File:  [gforth] / gforth / xxxprim
Revision 1.9: download - view: text, annotated - select for diffs
Mon Dec 31 19:02:24 2007 UTC (9 years, 9 months ago) by anton
Branches: MAIN
CVS tags: v0-7-0, HEAD
updated copyright year after changing license notice

\ Gforth primitives

\ Copyright (C) 1995,1996,1997,1998,2000,2003,2007 Free Software Foundation, Inc.

\ This file is part of Gforth.

\ Gforth is free software; you can redistribute it and/or
\ modify it under the terms of the GNU General Public License
\ as published by the Free Software Foundation, either version 3
\ of the License, or (at your option) any later version.

\ This program is distributed in the hope that it will be useful,
\ but WITHOUT ANY WARRANTY; without even the implied warranty of
\ GNU General Public License for more details.

\ You should have received a copy of the GNU General Public License
\ along with this program. If not, see

\ WARNING: This file is processed by m4. Make sure your identifiers
\ don't collide with m4's (e.g. by undefining them).
\ This file contains primitive specifications in the following format:
\ forth name	( stack effect )	category	[pronunciation]
\ [""glossary entry""]
\ C code
\ [:
\ Forth code]
\ Note: Fields in brackets are optional.  Word specifications have to
\ be separated by at least one empty line
\ Both pronounciation and stack items (in the stack effect) must
\ conform to the C identifier syntax or the C compiler will complain.
\ If you don't have a pronounciation field, the Forth name is used,
\ and has to conform to the C identifier syntax.
\ These specifications are automatically translated into C-code for the
\ interpreter and into some other files. I hope that your C compiler has
\ decent optimization, otherwise the automatically generated code will
\ be somewhat slow. The Forth version of the code is included for manual
\ compilers, so they will need to compile only the important words.
\ Note that stack pointer adjustment is performed according to stack
\ effect by automatically generated code and NEXT is automatically
\ appended to the C code. Also, you can use the names in the stack
\ effect in the C code. Stack access is automatic. One exception: if
\ your code does not fall through, the results are not stored into the
\ stack. Use different names on both sides of the '--', if you change a
\ value (some stores to the stack are optimized away).
\ For superinstructions the syntax is:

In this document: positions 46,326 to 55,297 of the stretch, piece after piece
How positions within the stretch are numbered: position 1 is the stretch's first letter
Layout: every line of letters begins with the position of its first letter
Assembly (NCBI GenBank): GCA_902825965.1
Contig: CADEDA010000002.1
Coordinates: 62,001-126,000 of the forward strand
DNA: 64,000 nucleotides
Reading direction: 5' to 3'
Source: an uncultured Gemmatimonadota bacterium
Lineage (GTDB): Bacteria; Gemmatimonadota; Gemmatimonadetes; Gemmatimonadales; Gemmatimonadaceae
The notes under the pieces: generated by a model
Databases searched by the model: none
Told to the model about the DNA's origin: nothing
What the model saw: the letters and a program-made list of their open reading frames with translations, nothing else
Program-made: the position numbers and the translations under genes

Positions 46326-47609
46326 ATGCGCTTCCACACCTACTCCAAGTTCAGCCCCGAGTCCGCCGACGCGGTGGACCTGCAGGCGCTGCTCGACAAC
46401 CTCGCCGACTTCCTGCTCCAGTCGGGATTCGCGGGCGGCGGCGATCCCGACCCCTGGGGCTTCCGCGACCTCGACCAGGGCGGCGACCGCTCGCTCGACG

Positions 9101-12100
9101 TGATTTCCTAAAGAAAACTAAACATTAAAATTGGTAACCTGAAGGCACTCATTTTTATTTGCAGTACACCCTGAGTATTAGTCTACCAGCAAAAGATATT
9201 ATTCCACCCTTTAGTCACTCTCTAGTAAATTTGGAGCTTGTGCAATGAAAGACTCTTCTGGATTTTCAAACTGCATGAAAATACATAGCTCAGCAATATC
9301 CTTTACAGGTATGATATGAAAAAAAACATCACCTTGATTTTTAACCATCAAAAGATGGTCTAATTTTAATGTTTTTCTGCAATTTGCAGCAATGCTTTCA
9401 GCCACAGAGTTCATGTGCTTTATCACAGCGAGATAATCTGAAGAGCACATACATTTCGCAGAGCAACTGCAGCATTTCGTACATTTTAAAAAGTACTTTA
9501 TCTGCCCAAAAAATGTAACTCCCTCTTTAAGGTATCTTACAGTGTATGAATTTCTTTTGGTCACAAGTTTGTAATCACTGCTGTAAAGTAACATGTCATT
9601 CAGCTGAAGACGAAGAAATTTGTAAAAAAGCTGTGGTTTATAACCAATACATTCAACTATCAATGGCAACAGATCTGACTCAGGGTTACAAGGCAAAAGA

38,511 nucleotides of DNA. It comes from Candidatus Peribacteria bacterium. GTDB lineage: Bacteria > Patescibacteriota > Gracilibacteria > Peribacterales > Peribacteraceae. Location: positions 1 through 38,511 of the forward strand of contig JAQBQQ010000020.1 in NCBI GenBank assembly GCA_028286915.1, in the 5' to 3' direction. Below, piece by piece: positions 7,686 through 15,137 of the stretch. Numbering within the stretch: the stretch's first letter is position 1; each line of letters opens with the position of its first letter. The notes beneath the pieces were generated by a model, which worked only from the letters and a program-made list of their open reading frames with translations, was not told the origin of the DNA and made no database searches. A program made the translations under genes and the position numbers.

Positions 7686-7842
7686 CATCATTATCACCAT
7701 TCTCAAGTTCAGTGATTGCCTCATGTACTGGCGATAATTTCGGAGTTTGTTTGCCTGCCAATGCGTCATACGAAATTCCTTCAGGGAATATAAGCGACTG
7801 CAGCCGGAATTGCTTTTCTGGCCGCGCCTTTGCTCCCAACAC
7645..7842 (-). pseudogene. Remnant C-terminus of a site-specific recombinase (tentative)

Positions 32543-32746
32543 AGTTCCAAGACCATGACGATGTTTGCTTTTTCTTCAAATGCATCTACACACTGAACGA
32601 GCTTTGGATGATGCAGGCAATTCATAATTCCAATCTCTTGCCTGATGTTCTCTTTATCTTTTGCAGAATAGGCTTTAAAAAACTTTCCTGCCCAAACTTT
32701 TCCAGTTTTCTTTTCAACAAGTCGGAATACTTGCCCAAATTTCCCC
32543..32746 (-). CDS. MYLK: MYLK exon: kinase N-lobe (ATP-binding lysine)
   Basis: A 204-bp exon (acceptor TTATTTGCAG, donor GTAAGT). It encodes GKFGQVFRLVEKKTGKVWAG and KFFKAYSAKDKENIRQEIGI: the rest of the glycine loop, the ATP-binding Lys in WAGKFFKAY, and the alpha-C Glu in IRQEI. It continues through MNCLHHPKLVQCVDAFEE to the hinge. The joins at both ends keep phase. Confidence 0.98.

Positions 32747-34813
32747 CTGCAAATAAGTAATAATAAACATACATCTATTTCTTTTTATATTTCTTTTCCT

\ forth-name [/ c-name] = forth-name forth-name ...
\ The stack variables have the following types:
\ name matches	type
\ f.*		Bool
\ c.*		Char
\ [nw].*	Cell
\ u.*		UCell
\ d.*		DCell
\ ud.*		UDCell
\ r.*		Float
\ a_.*		Cell *
\ c_.*		Char *
\ f_.*		Float *
\ df_.*		DFloat *
\ sf_.*		SFloat *
\ xt.*		XT
\ f83name.*	F83Name *

\E stack data-stack   sp Cell
\E stack fp-stack     fp Float
\E stack return-stack rp Cell
\E get-current prefixes set-current
\E s" Bool"		single data-stack type-prefix f
\E s" Char"		single data-stack type-prefix c
\E s" Cell"		single data-stack type-prefix n
\E s" Cell"		single data-stack type-prefix w
\E s" UCell"		single data-stack type-prefix u
\E s" DCell"		double data-stack type-prefix d
\E s" UDCell"		double data-stack type-prefix ud
\E s" Float"		single fp-stack   type-prefix r
\E s" Cell *"		single data-stack type-prefix a_
\E s" Char *"		single data-stack type-prefix c_
\E s" Float *"		single data-stack type-prefix f_
\E s" DFloat *"		single data-stack type-prefix df_
\E s" SFloat *"		single data-stack type-prefix sf_
\E s" Xt"		single data-stack type-prefix xt
\E s" struct F83Name *"	single data-stack type-prefix f83name
\E s" struct Longname *" single data-stack type-prefix longname
\E return-stack stack-prefix R:
\E inst-stream  stack-prefix #
\E set-current
\E store-optimization on
\E ' noop tail-nextp2 ! \ now INST_TAIL just stores, but does not jump
\E include-skipped-insts on \ static superinsts include cells for components
\E                          \ useful for dynamic programming and
\E                          \ superinsts across entry points

\ In addition the following names can be used:
\ ip	the instruction pointer
\ sp	the data stack pointer
\ rp	the parameter stack pointer
\ lp	the locals stack pointer
\ NEXT	executes NEXT
\ cfa	
\ NEXT1	executes NEXT1
\ FLAG(x)	makes a Forth flag from a C flag
\ Percentages in comments are from Koopmans book: average/maximum use
\ (taken from four, not very representative benchmarks)
\ To do:
\ throw execute, cfa and NEXT1 out?
\ macroize *ip, ip++, *ip++ (pipelining)?

\ set up stack caching states

\E register IPTOS Cell
\E register spTOS Cell
\E register sp1 Cell
\E register sp2 Cell
\E register sp3 Cell

\E create IPregs IPTOS ,
\E create regs sp2 , sp1 , spTOS ,

\E IPregs 1 0 stack-state IPss1
\E regs 3 cells + 0 -1 stack-state ss0
\E regs 2 cells + 1  0 stack-state ss1
\E regs 1 cells + 2  1 stack-state ss2
\E regs 0 cells + 3  2 stack-state ss3

\ the first of these is the default state
\E state S1
\E state S0
\E state S2
\E state S3

\E ss0 data-stack S0 set-ss
\E ss1 data-stack S1 set-ss
\E ss2 data-stack S2 set-ss
\E ss3 data-stack S3 set-ss

\E IPss1 inst-stream S0 set-ss
\E IPss1 inst-stream S1 set-ss
\E IPss1 inst-stream S2 set-ss
\E IPss1 inst-stream S3 set-ss

\E data-stack to cache-stack
\E here 4 cache-states 2! s0 , s1 , s2 , s3 ,

\E S1 to state-default
\E state-default to state-in
\E state-default to state-out

+	( n1 n2 -- n )		core	plus
n = n1+n2;

lit	( #w -- w )		gforth
 r> dup @ swap cell+ >r ;

over ( n1 n2 -- n1 n2 n1 )

drop ( n -- )

?branch ( #a_target f -- ) f83	question_branch
if (f==0) {
  SET_IP((Xt *)a_target);

noop ( -- )

\E prim-states drop
\E prim-states over

\E branch-states ?branch

\E gen-transitions noop

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